Summer is (almost) here - though it might be hard to tell from the weather!
Holidays abroad, playing out in the sun and going swimming are all things we look forward to in warmer weather.
But are you staying safe when you're outside in the sunshine? Research suggests that not enough of us know how to use sunscreen properly.
Take our quiz to find out.
The Sun does a lot of good for our world - without it we wouldn't be here!
It feeds our plants, it keeps us warm, it lights our way - there are a million reasons why it is good for us.
One thing it is not always good for is our skin.
Our skin is one of the most important organs (yes, it's an organ) of our body.
The Sun's rays can produce a vitamin called vitamin D which is great to keep our bones healthy.
But too many rays absorbed by our skin can be dangerous, and may cause lasting damage.
People who have been exposed to too much sun can get painful burns, but they might also be at risk of becoming very unwell.
So that's why people wear sunscreen!
You can never wear too much sunscreen. But some research is saying that we're not wearing nearly enough!
A study by King's College London studied the damage to DNA of 16 light-skinned people who use different amounts of sunscreen.
The research showed that the group that followed the bottle's instructions were more protected.
The group who applied less than the bottle's instructions had much more UV light damage.
"Given that most people don't use sunscreens as tested by manufacturers, it's better for people to use a much higher SPF than they think is necessary," researcher Anthony Young said.
Two tablespoons is usually a good guide!
Absolutely! Whatever colour skin you have, you definitely need sunscreen.
Darker skin tones have more of a pigment called melanin than lighter skin tones.
Some people think that having more melanin means you are protected from sunlight.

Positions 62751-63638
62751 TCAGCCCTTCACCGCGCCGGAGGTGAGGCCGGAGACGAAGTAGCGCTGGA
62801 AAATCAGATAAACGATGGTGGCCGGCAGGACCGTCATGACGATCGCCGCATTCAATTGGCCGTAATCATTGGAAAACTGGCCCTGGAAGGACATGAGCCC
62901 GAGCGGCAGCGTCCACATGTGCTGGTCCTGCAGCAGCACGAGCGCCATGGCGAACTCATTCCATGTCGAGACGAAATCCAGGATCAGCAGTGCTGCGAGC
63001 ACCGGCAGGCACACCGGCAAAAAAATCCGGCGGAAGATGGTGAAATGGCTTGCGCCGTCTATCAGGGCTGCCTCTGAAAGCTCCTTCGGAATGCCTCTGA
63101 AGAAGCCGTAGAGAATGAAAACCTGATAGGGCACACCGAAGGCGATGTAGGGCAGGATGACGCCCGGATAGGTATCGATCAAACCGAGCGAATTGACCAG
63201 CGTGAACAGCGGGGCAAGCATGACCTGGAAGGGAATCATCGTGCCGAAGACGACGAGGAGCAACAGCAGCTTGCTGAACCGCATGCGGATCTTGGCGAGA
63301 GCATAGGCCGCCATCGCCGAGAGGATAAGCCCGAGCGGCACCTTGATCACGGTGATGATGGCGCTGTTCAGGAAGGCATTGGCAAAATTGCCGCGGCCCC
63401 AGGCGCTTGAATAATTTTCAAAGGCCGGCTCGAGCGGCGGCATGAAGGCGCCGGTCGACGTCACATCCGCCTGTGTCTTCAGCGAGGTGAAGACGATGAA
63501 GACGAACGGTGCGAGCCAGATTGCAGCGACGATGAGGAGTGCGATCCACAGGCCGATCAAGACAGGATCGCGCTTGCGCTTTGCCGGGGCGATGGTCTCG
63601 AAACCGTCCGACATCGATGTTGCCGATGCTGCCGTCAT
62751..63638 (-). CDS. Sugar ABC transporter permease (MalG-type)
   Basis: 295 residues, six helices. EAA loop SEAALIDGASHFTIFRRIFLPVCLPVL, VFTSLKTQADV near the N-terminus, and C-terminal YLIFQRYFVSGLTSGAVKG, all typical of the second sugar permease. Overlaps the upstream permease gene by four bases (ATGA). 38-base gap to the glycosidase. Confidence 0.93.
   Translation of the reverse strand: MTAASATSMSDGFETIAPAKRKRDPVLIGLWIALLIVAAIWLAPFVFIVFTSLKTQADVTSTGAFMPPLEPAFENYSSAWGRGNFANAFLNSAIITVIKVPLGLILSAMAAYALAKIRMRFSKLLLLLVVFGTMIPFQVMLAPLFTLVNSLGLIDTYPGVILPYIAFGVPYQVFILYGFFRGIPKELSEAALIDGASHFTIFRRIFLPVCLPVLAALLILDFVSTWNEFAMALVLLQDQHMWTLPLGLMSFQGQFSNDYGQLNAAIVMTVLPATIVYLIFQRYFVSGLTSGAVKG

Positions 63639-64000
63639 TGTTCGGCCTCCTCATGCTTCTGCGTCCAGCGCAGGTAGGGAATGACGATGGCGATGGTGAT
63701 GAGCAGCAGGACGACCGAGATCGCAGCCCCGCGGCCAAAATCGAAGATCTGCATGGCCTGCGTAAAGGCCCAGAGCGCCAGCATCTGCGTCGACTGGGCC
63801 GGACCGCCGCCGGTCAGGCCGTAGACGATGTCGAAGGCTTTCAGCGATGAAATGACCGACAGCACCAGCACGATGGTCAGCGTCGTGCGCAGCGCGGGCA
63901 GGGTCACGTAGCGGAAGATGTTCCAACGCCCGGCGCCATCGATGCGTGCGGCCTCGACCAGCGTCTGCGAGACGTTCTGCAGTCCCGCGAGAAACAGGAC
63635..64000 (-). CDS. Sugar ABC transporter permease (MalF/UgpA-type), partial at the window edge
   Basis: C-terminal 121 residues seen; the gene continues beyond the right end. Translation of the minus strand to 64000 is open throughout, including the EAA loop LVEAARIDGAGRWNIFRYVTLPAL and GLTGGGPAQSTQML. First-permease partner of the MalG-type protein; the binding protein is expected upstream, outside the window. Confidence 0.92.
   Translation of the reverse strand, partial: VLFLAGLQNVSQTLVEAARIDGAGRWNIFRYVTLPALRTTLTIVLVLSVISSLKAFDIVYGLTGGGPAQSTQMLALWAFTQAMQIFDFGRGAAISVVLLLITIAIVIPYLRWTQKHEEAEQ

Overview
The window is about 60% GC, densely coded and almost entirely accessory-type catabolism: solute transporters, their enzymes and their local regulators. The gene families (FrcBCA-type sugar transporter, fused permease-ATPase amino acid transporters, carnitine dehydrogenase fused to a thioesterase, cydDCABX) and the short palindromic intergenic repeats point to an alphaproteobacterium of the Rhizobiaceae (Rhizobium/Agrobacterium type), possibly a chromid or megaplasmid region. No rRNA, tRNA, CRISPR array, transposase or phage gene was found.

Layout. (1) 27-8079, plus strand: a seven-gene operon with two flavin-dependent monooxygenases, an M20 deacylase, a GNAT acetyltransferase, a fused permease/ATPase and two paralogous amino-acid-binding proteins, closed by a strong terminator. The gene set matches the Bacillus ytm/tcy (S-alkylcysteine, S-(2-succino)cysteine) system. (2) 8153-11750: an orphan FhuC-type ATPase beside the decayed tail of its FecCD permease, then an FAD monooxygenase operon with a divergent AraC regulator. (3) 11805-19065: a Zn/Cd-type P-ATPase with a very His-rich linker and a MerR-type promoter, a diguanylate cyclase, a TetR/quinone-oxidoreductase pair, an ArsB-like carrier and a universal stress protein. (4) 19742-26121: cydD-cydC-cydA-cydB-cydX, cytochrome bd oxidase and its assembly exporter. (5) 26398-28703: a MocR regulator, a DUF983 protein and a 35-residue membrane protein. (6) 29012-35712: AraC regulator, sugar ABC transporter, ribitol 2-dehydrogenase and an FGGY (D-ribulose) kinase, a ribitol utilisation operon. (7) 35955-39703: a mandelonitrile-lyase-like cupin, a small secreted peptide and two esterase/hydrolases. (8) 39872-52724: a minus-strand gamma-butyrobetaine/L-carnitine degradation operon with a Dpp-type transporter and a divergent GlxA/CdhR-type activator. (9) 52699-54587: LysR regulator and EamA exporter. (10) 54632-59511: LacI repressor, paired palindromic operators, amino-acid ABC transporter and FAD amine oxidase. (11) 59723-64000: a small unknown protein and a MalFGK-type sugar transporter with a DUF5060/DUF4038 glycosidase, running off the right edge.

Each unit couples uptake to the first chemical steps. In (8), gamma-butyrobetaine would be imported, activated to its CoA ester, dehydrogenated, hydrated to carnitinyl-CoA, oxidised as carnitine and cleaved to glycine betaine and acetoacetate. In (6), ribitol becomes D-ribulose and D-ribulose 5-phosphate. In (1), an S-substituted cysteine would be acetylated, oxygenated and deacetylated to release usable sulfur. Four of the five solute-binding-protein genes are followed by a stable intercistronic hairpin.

While dark skin is slightly more protected from the Sun's rays, it can burn just like light skin.
So whatever colour skin you have, make sure to slap on that sunscreen!
This is a big, big question! But an important one to ask.
Some people get a bit overwhelmed when they see all the different letters and numbers on a bottle of sunscreen, but it's important that you know what these different things mean.
Here's a breakdown of the things you should look for on your sunscreen:
It stands for Sun Protection Factor. It tells you how long you will be protected for.
Lower numbers provide a less protection over time. Higher numbers provide more protection over time, but still need reapplying often.
If it's an overcast day, SPF 15 is often recommended.
On sunny or hot days, an SPF 30 or more is recommended, even in the UK!
Any SPF below 15 is not particularly useful and is rarely recommended.
- UV protection
Ultra Violet light - this is a type of radiation that the Sun gives out that damages our skin.
There are two types to look out for - UVA and UVB.
UVA can go through the layers of skin and break down cells. This can age the skin and cause pigmentation.
UVB is the light that burns the skin - it can also cause more dangerous diseases like cancer.
Sunscreen, loose clothing, a hat and sunglasses are all great ways to protect yourself from UV rays.
Look for something called 'broad-spectrum' on your sunscreen as well.
Some sunscreens only offer UVA or UVB protection, but broad-spectrum means that you are protected from both types of radiation.
- Star rating
How many stars on the bottle tells you how safe it is for UVA exposure.
Four stars is the minimum protection recommended.
- For sunscreen nerds: The difference between mineral and chemical sunscreens
Chemical sunscreens have ingredients that are designed to absorb UV light and then release them before they damage your skin.
Mineral sunscreens have ingredients that form a barrier on your skin to deflect UV light. They tend to use ingredients like zinc oxide and titanium dioxide.
You will be more likely to see chemical sunscreens in supermarkets and pharmacies. They tend to be more common, as people like the way they can be easily absorbed into the skin. They need 10-15 minutes to start working.
Mineral sunscreens tend to sit on top of the skin and show up as white. They are not always as easy to use, but they are less irritating to the skin. They tend to work immediately.
Sunscreens offer great protection, but remember to reapply them often - every two hours - to ensure they work.
And there are lots of other things you can do to stay safe!
- Make sure you have some sunglasses and a hat or headscarf to protect your eyes and the top of your head.
- Long-sleeved and loose fitting clothing will help keep you cool and protect you from the Sun's rays.
- Stay out of the Sun between the hours of 12pm and 3pm - this is when the it is at its hottest.
- Drink lots of water and eat snacks to keep your energy up.
- Find a bit of shade where you can rest if you get too hot.
Think you're sun-savvy enough now? Take our quiz to find out!